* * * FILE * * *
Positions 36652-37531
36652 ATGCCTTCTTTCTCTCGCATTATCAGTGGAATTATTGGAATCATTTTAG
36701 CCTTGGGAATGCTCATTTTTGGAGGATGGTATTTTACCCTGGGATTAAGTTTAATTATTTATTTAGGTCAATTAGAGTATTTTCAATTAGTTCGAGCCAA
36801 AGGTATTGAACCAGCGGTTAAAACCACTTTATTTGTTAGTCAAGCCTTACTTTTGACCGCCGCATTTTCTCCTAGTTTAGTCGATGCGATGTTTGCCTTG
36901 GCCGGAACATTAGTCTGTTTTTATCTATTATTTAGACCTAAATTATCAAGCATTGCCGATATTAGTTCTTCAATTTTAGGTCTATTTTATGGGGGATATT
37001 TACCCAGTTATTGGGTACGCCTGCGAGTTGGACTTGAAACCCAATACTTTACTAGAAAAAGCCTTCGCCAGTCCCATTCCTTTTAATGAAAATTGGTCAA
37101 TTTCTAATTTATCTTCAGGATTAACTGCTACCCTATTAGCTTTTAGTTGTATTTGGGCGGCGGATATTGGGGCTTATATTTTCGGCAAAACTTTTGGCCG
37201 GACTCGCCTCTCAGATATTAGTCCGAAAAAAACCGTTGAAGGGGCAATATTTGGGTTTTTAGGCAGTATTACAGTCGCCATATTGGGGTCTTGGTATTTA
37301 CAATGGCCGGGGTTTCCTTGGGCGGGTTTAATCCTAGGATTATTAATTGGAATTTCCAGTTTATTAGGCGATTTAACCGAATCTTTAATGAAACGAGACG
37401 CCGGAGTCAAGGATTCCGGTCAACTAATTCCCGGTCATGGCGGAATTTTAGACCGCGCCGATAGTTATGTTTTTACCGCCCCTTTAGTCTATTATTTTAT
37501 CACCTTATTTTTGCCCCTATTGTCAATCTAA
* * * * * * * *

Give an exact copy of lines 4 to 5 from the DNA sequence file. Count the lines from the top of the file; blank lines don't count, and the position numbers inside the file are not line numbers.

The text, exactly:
36801 AGGTATTGAACCAGCGGTTAAAACCACTTTATTTGTTAGTCAAGCCTTACTTTTGACCGCCGCATTTTCTCCTAGTTTAGTCGATGCGATGTTTGCCTTG
36901 GCCGGAACATTAGTCTGTTTTTATCTATTATTTAGACCTAAATTATCAAGCATTGCCGATATTAGTTCTTCAATTTTAGGTCTATTTTATGGGGGATATT